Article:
I was wondering, if you want to fine tune model to get better results for example for kaggle what do you do to run the model fast to check if there is any improvements? I know we can divide the dataset, but would the improvement carry to the full dataset? from like 200 pictures dataset transfer to 10000? Running model every time on full dataset when we do a very minor change seems like a waste of time and GPU.
Does anyone have good heuristics for this?
Running on a sample is a nice way to go about this. How big the sample should be depends - it is best to check. You pick different sample sizes, run a couple of models on each and the full validation set and compare. Once your results on the sample start being meaningful to the extent that you need them, that is your sample size. It all depends on how precise you want your results to be - if they need to be within 1% or 0.01% to what they would be on the entire val set.
In general, cats and dogs is not a very big dataset and I think the inference should not take that long. One trick I use - if I have enough GPU RAM, is having a test dataloader with much bigger batch sizes. This can help cut down on the time it takes to validate results on the entire set.
Ah if you change the model even a little bit your model still might need to learn quite a lot. The precompute trick is really nice if you don’t need to train the lower, convolutional parts of the model.
So the more precise you want results to be the bigger the sample? Do you have a specific starting point for sample size? Like 100 files or 1% of full dataset?
Yes, you are correct!
This will depend on the dataset. dogsvscats is not very complex - the object we are after occupies most of the image and there are only 2 classes. My guess that even 200 images should be okay.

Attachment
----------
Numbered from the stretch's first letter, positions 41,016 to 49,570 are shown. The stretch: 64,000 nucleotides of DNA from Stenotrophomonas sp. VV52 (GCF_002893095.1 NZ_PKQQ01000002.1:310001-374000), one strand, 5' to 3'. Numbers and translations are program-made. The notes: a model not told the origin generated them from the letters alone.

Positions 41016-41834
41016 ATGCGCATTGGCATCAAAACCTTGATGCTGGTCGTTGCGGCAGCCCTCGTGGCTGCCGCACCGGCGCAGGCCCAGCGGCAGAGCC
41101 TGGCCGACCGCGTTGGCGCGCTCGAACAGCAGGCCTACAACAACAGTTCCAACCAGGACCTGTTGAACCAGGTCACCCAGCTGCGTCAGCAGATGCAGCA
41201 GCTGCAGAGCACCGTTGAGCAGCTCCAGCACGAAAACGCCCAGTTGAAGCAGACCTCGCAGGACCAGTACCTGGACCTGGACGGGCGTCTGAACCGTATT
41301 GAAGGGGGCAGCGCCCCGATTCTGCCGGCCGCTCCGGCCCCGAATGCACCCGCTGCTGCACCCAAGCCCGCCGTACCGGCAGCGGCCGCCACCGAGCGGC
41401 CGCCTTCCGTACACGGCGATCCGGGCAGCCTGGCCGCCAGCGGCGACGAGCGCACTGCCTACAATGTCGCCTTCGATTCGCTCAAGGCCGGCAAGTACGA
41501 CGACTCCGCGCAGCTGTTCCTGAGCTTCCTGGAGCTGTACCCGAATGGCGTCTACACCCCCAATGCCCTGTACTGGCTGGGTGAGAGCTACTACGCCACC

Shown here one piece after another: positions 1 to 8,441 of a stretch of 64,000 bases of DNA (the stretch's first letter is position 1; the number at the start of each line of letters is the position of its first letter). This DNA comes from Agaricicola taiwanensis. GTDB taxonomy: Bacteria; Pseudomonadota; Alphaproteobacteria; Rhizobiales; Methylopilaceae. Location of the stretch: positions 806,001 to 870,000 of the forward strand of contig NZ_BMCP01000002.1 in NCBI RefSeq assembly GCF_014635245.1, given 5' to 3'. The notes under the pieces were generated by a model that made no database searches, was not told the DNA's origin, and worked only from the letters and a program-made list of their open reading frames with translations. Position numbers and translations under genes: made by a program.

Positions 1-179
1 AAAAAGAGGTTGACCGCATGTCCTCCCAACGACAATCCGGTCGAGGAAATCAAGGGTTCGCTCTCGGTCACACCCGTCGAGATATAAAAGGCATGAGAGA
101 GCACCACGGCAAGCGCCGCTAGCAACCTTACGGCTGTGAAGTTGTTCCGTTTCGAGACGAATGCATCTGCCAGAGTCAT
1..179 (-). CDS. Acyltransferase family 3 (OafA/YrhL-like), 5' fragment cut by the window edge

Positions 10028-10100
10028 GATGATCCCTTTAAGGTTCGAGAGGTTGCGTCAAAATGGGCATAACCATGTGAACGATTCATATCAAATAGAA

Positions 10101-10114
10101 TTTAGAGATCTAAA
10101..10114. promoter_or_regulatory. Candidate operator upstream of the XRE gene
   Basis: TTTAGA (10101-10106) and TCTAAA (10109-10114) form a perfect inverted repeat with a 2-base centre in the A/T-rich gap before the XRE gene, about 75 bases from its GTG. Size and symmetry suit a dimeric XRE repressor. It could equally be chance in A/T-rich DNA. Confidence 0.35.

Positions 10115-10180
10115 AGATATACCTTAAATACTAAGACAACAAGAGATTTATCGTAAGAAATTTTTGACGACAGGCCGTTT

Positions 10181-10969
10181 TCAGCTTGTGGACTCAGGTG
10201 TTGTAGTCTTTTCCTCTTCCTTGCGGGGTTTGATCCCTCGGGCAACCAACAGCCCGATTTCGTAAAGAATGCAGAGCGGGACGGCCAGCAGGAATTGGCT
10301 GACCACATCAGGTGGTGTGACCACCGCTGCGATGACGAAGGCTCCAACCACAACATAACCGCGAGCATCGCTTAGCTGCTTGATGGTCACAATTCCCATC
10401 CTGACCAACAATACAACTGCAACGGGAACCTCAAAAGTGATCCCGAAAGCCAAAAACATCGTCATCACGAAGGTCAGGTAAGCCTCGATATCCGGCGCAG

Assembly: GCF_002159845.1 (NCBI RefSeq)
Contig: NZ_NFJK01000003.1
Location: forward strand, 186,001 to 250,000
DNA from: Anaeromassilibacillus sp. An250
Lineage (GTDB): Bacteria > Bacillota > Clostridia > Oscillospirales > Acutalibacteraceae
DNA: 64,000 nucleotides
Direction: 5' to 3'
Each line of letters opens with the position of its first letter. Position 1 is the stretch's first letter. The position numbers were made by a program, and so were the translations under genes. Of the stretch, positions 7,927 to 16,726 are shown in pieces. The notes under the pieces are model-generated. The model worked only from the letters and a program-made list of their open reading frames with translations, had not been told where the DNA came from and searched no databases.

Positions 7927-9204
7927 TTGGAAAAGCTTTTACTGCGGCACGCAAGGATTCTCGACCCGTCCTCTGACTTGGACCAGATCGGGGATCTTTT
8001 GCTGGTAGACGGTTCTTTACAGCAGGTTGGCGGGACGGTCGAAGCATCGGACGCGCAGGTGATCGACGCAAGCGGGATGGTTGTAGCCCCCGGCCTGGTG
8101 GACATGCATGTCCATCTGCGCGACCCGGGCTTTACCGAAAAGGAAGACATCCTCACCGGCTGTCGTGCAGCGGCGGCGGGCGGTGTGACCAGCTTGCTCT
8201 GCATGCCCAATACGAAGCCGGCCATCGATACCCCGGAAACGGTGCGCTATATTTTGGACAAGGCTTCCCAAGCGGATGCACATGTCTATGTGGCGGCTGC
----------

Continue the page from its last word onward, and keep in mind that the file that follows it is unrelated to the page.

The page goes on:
Apologies if I misread your original question, now that I think about this! I thought that you might be asking about the quickest way we can get away with to tell whether our model is improving or not - this can be done via what I outline above, which is taking a really small sample of the validation set. It works for toy problems (which is what I absolutely adore) and unusual scenarios. In general however, if you care about the generalizability of your training results, you would want to follow the train - val - test split. In such a case for the dogsvscats you might want to take 10% - 20% of images aside from the train set and use them as your validation set. You would train on the 80% of data and evaluate performance on the unseen data during training, the 20% you set aside.
There is a superb article on this by fastdotai founding researcher, Rachel, that you can find here. It is extremely comprehensive and covers crucial aspects to practitioners that usually get overlooked in the literature! Well worth a (couple) of reads
I’ve used cats and dogs just as a general example. I’ve meant general improvements of model not generalization per se (as far as I understand). Like if I change this parameter from x to y does it cause meaningful change in results. Thank you for this quite detailed explanation I will surely read Rachels post.